Work Opportunity Tax Credit
An employer who hires a person with a criminal record can save money thanks to the Work Opportunity Tax Credit (WOTC). This federal tax credit serves as an incentive for employers to hire, train, and retain job seekers who are among nine groups—including former felons who are hired within one year of their date of conviction or date of release from prison—who often experience barriers to employment. This credit can reduce an employer’s federal income tax liability by as much as $2,400 per qualified new worker.
Applying is easy; get an application and information from your local or state WOTC coordinator who can be found in Resources, Information, and Assistance.
Other Federal and State tax credits may also be available so we recommend employers check with their state treasury departments or departments of labor to find out if there are additional incentives available or the U.S. Department of Labor's site.
The Small Business Job Protection Act of 1996 initially authorized the Work Opportunity Tax Credit. Each year the tax credit has to be reauthorized to remain available to businesses who are from the nine target groups of job seekers. On December 18, 2015, President Obama signed into law the Protecting Americans from Tax Hikes Act of 2015 (the PATH Act) that extends and modifies the WOTC Program (Section 142) and the Empowerment Zones (EZs) (Section 171). In summary, the PATH Act retroactively reauthorizes the WOTC program for a five-year period, from January 1, 2015 to December 31, 2019.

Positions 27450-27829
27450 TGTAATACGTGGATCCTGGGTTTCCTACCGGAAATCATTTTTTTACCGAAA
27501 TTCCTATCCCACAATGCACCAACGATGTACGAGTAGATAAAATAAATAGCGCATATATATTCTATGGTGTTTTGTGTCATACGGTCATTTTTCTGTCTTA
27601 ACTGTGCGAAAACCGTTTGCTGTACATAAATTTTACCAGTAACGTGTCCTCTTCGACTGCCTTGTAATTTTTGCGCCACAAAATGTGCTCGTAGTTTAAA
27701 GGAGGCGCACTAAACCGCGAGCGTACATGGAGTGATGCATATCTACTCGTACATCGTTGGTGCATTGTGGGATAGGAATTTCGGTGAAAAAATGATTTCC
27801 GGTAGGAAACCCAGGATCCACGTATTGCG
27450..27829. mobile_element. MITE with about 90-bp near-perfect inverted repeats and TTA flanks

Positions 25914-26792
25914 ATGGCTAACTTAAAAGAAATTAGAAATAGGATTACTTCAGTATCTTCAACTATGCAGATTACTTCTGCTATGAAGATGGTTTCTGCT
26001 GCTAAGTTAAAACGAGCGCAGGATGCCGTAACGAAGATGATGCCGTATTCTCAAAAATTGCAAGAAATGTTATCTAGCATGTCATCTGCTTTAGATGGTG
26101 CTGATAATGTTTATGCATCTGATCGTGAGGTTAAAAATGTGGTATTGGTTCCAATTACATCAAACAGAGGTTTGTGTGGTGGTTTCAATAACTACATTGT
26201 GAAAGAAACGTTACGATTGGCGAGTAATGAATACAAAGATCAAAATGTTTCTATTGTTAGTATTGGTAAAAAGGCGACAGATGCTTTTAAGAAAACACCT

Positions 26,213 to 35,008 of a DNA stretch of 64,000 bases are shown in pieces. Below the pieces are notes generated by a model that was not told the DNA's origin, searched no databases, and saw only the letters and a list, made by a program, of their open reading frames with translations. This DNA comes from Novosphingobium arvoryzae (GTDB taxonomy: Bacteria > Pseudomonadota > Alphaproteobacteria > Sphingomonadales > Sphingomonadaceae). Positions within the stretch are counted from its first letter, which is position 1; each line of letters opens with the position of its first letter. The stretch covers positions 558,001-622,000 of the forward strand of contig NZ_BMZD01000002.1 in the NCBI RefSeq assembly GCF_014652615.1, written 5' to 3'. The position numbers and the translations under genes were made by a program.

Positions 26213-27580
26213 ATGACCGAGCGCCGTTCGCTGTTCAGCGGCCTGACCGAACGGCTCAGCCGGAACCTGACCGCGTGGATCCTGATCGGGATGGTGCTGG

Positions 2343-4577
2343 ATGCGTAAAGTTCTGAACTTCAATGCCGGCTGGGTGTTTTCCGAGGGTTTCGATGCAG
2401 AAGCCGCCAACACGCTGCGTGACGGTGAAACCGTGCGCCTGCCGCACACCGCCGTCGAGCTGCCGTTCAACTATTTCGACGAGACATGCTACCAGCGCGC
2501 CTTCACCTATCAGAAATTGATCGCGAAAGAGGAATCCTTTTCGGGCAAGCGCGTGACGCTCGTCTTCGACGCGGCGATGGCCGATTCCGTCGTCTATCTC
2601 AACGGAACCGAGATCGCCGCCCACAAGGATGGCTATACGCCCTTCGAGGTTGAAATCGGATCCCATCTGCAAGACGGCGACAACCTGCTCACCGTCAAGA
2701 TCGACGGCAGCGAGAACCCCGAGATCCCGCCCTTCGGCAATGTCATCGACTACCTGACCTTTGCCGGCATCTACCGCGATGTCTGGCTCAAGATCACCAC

Important WOTC Facts and Updates
1. There is no limit to the number of new hires that an employer may claim.
2. Wages paid to temporary, seasonal, part-time, and full-time employees qualify for the credit.
3. Employers need only complete a one-page form by the day the job offer is made and file another one-page form within 28 days of hiring an eligible employee.
4. The earnings test for former felons is eliminated.
5. Rehires are not eligible unless they qualified previously.
6. Sorry, wages paid to relatives do not qualify for tax credit.